Location, location, location—it’s a big deal in real estate, but it has also mattered a lot when it comes to health care payment. CMS may be changing that. Over the next two years, it will be phasing in “site-neutral” changes that it hopes will level the playing field between physician offices and hospital outpatient departments.
“This policy would result in lower copayments for beneficiaries and savings for the Medicare program in an estimated amount of $380 million for 2019,” CMS said in a press release on November 2.
Hospitals are not thrilled, and here’s the lead to the American Hospital Association’s rapid-response news release: “Today’s misguided final rule will have negative consequences for the patients we serve. This rule, which phases in over two years payment cuts to hospital outpatient clinic visits, is based on unsupportable analyses and erroneous policy rationales. These ill-advised cuts will hit patients in rural and vulnerable communities especially hard.”
The changes will be incorporated in the Hospital Outpatient Prospective Payment System (OPPS) and the Ambulatory Surgical Center (ASC) Payment System. CMS notes that clinic visits are the most common service billed under OPPS. Currently, beneficiary payment for a clinic visit to an off-campus provider-based department is $23. Under the new rule, that would be reduced to $16 in 2019.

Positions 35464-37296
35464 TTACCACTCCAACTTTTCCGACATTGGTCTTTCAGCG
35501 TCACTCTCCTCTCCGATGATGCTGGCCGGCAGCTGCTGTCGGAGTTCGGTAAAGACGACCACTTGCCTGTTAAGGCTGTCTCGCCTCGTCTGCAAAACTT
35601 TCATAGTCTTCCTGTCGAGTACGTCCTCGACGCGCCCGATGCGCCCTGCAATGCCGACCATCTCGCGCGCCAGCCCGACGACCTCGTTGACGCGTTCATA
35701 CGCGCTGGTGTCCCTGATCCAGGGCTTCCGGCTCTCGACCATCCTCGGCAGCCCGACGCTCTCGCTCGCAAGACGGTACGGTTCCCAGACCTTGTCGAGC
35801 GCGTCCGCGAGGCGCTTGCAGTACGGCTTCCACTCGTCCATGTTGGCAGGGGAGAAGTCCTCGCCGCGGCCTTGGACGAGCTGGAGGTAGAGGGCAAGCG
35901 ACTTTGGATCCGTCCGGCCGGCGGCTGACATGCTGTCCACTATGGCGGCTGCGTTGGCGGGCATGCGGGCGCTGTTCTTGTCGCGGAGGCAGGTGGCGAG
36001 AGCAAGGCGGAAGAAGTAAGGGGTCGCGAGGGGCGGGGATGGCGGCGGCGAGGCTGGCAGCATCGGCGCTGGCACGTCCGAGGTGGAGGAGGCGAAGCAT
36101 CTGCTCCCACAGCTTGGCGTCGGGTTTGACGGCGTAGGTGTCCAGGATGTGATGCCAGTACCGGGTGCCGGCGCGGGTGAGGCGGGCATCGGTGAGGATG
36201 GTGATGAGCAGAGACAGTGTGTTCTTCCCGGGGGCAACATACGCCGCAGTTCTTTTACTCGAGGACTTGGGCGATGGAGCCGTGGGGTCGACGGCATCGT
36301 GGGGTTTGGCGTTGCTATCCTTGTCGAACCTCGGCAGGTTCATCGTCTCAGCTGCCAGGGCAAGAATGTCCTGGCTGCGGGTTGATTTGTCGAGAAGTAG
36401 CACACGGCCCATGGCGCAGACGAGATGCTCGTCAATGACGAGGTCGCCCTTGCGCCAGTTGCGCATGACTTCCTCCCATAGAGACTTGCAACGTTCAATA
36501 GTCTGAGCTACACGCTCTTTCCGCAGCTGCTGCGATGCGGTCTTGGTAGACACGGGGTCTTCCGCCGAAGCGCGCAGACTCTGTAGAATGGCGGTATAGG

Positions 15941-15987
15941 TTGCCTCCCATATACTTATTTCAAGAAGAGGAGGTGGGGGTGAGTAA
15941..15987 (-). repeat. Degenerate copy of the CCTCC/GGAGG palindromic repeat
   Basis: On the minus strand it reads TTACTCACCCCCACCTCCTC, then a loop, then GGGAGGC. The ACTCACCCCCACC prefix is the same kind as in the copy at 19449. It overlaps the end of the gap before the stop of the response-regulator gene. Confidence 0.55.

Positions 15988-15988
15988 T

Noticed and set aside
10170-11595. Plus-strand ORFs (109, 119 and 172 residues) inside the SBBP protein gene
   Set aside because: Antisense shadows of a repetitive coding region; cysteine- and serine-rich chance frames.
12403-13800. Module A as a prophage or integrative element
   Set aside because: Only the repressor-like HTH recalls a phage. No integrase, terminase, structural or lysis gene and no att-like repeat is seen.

“The final policies remove unnecessary and inefficient payment differences so patients can have more affordable choices and options,” CMS Administrator Seema Verma said in the news release.
Jugna Shah, the president of Nimitt Consulting, told Revenue Cycle Advisor, a publication that follows Medicare regulatory issues, that the agency disregarded technical reasons why “it would be completely inappropriate to move forward with the proposed payment reduction.” She predicts that the AHA and other hospital groups will likely mount legal challenges to the new rule.